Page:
My first novel went through a lot of rejections over the course of its early life. I’ve had the pleasure (or perhaps displeasure, depending on how I felt that day) of revising it extensively, and over the past year have put it back out there in the hopes of seeing it published.
Initially I went straight to an independent publisher during their open submission period. I happen to like and respect this company very much, and they’ve had glowing things to say about the novel. But, they weren’t entirely comfortable moving forward with it (although their reasons were entirely understandable and positive ones). With things in a state of flux right now and not having heard from them for a few months, I decided to return to the query trenches to see if maybe all those revisions might have put the novel in the place it needed to be to get attention from agents.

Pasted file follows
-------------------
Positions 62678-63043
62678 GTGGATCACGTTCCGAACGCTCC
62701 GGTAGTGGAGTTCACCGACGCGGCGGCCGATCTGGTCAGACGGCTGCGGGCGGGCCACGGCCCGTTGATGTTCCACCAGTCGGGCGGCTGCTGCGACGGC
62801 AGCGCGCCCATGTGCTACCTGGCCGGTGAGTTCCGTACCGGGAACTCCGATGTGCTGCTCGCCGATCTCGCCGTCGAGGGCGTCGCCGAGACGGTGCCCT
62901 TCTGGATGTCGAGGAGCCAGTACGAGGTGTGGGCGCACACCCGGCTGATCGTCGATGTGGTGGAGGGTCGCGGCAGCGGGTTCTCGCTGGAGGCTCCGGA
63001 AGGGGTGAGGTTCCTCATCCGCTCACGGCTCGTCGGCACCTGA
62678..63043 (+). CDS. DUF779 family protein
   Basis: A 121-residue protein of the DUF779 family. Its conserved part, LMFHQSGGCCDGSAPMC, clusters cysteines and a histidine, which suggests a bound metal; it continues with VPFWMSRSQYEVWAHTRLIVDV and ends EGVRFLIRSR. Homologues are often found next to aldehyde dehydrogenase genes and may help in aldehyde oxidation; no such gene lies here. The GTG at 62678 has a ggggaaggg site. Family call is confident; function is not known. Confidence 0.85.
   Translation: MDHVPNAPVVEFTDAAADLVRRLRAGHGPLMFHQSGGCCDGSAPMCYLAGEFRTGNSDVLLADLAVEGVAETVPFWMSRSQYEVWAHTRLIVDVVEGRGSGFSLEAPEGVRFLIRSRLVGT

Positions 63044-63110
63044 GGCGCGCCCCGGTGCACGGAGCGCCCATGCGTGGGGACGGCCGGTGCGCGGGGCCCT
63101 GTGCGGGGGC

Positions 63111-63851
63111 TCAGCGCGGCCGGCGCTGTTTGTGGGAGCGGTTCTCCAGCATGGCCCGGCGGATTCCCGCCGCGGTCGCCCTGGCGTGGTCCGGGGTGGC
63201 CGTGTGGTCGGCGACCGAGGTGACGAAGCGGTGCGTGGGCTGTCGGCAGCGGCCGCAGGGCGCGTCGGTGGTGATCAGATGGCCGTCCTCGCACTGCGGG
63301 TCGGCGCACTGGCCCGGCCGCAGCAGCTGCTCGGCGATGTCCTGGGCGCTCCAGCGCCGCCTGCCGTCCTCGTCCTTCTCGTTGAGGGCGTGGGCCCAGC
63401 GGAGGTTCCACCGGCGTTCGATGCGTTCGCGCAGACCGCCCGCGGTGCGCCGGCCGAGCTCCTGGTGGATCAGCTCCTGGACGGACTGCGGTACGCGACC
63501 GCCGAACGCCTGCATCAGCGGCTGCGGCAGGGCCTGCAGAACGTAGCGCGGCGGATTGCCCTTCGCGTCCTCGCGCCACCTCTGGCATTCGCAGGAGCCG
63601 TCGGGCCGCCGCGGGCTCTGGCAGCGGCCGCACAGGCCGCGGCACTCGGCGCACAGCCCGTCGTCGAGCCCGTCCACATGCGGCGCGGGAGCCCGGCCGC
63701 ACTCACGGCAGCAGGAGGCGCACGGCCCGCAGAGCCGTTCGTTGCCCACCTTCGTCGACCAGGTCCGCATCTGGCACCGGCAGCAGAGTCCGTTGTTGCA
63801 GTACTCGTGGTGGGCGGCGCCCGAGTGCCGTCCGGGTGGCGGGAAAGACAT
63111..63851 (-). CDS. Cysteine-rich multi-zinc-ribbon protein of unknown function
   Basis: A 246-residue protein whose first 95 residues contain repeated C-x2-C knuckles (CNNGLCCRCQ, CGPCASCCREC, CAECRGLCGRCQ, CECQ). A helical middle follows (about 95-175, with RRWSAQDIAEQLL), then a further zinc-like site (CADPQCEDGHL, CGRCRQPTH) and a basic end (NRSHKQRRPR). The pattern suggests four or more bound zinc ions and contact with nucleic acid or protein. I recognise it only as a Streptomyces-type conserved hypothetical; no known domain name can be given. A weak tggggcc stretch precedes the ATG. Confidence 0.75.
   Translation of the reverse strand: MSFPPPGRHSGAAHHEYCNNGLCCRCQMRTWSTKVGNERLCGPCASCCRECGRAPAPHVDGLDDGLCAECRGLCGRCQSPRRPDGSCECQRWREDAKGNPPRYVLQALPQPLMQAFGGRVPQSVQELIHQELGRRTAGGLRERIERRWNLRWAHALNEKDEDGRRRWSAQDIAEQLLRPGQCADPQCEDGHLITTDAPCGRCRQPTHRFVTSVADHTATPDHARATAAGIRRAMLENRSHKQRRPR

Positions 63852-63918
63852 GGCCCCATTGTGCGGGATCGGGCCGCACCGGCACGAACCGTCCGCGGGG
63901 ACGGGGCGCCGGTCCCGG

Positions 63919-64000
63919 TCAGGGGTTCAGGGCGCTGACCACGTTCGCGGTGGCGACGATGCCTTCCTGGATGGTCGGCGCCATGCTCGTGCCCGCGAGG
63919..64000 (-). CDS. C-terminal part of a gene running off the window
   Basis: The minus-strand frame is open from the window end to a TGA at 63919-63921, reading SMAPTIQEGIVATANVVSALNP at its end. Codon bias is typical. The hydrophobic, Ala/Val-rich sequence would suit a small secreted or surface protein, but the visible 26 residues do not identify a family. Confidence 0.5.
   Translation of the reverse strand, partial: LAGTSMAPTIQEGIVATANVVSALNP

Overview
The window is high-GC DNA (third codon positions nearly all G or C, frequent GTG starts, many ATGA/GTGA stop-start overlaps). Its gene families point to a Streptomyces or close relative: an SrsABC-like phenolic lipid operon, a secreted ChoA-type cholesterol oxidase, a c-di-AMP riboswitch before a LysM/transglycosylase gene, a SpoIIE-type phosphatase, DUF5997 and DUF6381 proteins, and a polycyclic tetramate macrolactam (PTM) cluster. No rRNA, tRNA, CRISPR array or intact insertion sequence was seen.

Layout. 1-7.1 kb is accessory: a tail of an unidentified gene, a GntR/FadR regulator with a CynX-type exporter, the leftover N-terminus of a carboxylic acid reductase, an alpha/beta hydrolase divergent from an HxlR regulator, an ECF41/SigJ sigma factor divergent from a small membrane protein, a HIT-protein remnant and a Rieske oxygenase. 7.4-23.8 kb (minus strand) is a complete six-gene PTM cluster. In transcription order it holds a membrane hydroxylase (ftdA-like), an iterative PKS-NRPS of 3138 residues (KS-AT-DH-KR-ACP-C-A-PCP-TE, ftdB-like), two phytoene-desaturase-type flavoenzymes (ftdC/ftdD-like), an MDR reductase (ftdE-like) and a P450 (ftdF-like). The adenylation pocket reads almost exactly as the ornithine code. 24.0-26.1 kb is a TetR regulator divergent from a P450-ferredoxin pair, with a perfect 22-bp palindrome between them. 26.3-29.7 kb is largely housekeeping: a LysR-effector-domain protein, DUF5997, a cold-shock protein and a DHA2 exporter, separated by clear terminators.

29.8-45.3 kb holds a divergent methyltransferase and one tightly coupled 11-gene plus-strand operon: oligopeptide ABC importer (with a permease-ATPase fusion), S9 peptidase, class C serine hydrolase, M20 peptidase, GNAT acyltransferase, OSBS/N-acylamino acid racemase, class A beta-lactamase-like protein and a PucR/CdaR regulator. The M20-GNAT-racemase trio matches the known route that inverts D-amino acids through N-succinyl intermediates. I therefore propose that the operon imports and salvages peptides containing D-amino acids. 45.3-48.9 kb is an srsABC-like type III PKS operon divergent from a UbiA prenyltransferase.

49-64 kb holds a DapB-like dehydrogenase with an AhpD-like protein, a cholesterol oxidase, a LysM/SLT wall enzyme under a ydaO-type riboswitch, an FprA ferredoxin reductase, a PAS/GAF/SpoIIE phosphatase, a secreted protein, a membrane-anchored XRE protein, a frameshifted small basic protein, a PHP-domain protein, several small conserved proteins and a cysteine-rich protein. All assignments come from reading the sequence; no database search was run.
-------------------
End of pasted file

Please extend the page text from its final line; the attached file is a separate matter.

Over four years of querying two novels, here’s what I’ve learned about the process. As with all advice, take this with a grain of salt. Some of these are “things I do for my own benefit” and aren’t necessary to successfully querying an agent; some of them are absolutely musts. I’ll try to point out when that latter is the case.
Write a Strong Query Letter:
Every good query starts with a good letter. I tend to think a lot of my lack of interest during the first year of querying the novel had to due with my query letter. I had no experience with writing them and it went through many revisions. I finally sought help from others and had the query critiqued, first by other authors, and then by publishers/agents when possible. I could get into what I think works and doesn’t work, but that’s for another post. And any advice I give on that topic comes with huge qualifiers stating “everything you read here can be tossed out because agents are as varied as the authors pitching to them.” What will appeal to one agent won’t appeal to others.